Investors in the recent Apple security sale have seen value plunge by $760 million.
Investing parties who originally scrabbled to secure part of the tech giant's first bond sale — to the point that firms struggled to keep up with public interest — have seen $760 million wiped off the value, according to Reuters.
The longer-maturing bonds, purchased only weeks ago, have suffered some of the largest losses.
Apple's $5.5 billion 2.4 percent 10-year and $3 billion 3.85 percent 30-year bonds are now both trading at lower points than their issue. The 10-year note traded on Thursday at $92.50 — 7.5 points lower than issue — whereas 30-year bonds were quoted at $87.60, a 12-point loss in dollar pricing.
Bonds in Apple's $17 billion plunge into the debt market have lost value so quickly that it would take roughly three years of interest from the coupons for investors to cover their losses. Rajeev Sharma, senior portfolio manager at First Investors Management told the publication that "if you own this paper, you're sitting on it for three years or selling at a loss."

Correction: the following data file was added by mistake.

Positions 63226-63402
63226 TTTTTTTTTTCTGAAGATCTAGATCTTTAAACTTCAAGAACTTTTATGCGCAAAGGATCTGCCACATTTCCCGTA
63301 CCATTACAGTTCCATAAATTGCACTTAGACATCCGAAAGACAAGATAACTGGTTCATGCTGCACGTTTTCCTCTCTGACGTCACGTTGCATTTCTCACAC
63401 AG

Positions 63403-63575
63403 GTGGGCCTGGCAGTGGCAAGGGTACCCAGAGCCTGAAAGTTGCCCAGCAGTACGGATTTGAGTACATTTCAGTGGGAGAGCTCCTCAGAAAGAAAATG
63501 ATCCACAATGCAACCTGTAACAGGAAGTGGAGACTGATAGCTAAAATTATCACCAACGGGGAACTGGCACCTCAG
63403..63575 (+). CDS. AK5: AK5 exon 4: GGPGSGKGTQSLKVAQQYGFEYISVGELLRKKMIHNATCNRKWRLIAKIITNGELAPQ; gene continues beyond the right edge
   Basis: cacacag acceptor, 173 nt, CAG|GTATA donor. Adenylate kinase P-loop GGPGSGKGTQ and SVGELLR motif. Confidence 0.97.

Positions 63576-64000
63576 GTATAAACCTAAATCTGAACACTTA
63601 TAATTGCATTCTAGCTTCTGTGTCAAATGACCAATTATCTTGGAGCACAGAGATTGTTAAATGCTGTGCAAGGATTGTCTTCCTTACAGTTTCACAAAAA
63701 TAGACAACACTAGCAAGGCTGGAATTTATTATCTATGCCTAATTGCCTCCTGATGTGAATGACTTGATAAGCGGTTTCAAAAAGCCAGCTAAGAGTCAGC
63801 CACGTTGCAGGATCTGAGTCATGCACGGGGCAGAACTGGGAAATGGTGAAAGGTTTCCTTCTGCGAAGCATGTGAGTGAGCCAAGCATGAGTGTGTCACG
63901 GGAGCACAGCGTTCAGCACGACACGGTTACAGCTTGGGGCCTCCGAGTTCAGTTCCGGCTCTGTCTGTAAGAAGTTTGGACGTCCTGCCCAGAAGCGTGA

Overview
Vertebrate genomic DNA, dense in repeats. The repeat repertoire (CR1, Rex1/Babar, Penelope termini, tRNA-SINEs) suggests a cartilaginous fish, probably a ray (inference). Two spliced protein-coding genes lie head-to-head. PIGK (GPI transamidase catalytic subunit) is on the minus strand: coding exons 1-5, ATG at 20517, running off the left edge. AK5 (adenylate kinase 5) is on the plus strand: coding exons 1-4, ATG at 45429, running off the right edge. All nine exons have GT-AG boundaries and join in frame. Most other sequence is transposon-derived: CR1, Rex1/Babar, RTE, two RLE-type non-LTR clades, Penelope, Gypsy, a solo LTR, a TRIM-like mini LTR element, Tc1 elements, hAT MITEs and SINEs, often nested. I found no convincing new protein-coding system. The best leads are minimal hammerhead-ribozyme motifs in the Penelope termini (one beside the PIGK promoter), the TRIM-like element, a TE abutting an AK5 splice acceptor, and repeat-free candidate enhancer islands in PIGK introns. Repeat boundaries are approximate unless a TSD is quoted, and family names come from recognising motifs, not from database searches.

Although the deal was issued at a good time and executed well in terms of pricing, one senior manager of a bond syndicate desk noted:
"This deal is great for shareholders because of the tight coupons Apple locked in to pay for dividends and share buybacks, but everyone who didn't hedge out rate risk — the Moms and Pops who have money in total-return funds — is looking at dollar losses that will suck up a lot of coupon payments."
Despite originally having no debt and billions in cash reserves, Apple issues the bonds to generate billions for a $100 billion capital return program for shareholders rather than face high tax rates in the United States. The iPad and iPhone maker plans to buy back $60 billion in shares, which will raise shareholder dividends over the next two years as part of the program.
Apple attracted 2,000 orders worth $50.2 billion from 900 investors on the date of the bond sale.